John Greenwood, MP
Volume 1, page 189, sitting number 965.
Born on 4 February 1821 at Ryshworth Hall near Bradford, John Greenwood was the only son of Frederick Greenwood and his wife Sarah née Staniforth. His mother was the daughter of Samuel Staniforth and the granddaughter of Thomas Staniforth, who were both elected Lord Mayor of Liverpool.
Educated at Eton and at Christ Church, Oxford, John Greenwood earned a BA in 1851 and an MA in 1860. He subsequently lived for a short time in London, studying for the bar at Lincoln’s Inn.
On 19 February 1852 he married Louisa Elizabeth Barnardiston, the eldest daughter of Nathaniel Clarke Barnardiston of Sudbury. The marriage produced four sons and a daughter.
The family appear on the 1861 census living at Swarcliffe Hall at Birstwith near Harrogate in Yorkshire The house had been built in 1848 on the site of an earlier large hall, Greenwood having engaged his brother-in-law Major Rohde Hawkins as his architect.
Between 1853 and 1865 Greenwood served as a Member of Parliament in the Liberal interest for the town of Ripon, then in the West Riding of Yorkshire. He was also a Justice of the Peace for Yorkshire and he served as a Major in the Yorkshire Hussars Yeomanry.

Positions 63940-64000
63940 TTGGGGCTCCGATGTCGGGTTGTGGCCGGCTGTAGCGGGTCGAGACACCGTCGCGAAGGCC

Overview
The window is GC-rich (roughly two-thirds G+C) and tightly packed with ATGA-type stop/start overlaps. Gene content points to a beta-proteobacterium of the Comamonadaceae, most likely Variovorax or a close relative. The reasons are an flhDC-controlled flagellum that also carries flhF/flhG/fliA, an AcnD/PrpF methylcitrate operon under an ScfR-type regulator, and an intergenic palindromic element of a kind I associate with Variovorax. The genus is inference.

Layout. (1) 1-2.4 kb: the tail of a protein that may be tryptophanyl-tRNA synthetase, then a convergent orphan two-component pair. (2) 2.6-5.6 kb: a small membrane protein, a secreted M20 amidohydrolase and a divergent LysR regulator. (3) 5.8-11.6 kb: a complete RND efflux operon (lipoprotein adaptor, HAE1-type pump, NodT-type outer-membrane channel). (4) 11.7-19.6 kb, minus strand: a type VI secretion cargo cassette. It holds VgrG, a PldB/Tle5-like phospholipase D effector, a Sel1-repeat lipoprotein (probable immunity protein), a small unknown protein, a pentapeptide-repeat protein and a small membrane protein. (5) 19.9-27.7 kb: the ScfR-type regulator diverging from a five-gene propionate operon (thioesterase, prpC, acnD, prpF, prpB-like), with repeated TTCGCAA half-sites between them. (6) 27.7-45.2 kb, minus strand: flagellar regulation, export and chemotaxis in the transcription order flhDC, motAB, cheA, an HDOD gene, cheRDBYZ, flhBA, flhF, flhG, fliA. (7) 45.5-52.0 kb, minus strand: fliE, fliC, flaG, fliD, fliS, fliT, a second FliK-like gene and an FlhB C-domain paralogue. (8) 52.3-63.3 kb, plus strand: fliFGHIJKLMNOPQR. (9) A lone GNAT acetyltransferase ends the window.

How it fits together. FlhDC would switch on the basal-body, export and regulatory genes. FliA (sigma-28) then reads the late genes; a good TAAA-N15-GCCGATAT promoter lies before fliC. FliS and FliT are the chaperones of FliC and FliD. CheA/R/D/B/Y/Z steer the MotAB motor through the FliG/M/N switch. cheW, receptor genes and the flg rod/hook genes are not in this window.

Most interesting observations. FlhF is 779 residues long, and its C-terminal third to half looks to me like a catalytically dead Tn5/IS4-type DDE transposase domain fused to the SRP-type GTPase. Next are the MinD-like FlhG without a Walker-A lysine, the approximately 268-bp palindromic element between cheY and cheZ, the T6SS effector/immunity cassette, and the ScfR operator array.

John Greenwood died at the Grosvenor Hotel in Pimlico, London, on 21 February 1874. He left an estate valued at £60,000.
An obituary the following month in a local newspaper extolled his virtues at some length. ‘Few have shown more strikingly than he what can be done by a country gentleman for the common good. Living in the remote and picturesque valley of the Nidd, surrounded by his own tenantry and friends, his whole life witnessed a concern for their interests, temporal and spiritual, that has seldom been surpassed. No matter what the pleasures he had to forego, duty, or the public weal, was invariably his first consideration.’ Further on this encomium mentions ‘a life devoted unfailingly to the cause of the church, education of the young, prosperity of tenants’ and his 'consideration for the poor.’ The final paragraph calls him ‘a sincere Christian, a staunch Churchman, a true patriot [and] a devoted friend’ (Knaresborough Post, 14 March 1874).